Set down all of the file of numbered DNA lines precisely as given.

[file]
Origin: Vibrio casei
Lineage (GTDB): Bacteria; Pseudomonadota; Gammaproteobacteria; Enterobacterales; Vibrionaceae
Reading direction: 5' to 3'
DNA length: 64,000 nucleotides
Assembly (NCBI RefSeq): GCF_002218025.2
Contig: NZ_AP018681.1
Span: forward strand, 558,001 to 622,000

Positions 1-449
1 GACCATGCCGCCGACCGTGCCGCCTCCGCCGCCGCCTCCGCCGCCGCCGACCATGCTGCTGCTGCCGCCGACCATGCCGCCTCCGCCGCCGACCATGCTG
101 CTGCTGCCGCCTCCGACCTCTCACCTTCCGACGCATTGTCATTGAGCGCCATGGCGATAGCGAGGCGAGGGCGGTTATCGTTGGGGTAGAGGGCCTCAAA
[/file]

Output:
Origin: Vibrio casei
Lineage (GTDB): Bacteria; Pseudomonadota; Gammaproteobacteria; Enterobacterales; Vibrionaceae
Reading direction: 5' to 3'
DNA length: 64,000 nucleotides
Assembly (NCBI RefSeq): GCF_002218025.2
Contig: NZ_AP018681.1
Span: forward strand, 558,001 to 622,000

Positions 1-449
1 GACCATGCCGCCGACCGTGCCGCCTCCGCCGCCGCCTCCGCCGCCGCCGACCATGCTGCTGCTGCCGCCGACCATGCCGCCTCCGCCGCCGACCATGCTG
101 CTGCTGCCGCCTCCGACCTCTCACCTTCCGACGCATTGTCATTGAGCGCCATGGCGATAGCGAGGCGAGGGCGGTTATCGTTGGGGTAGAGGGCCTCAAA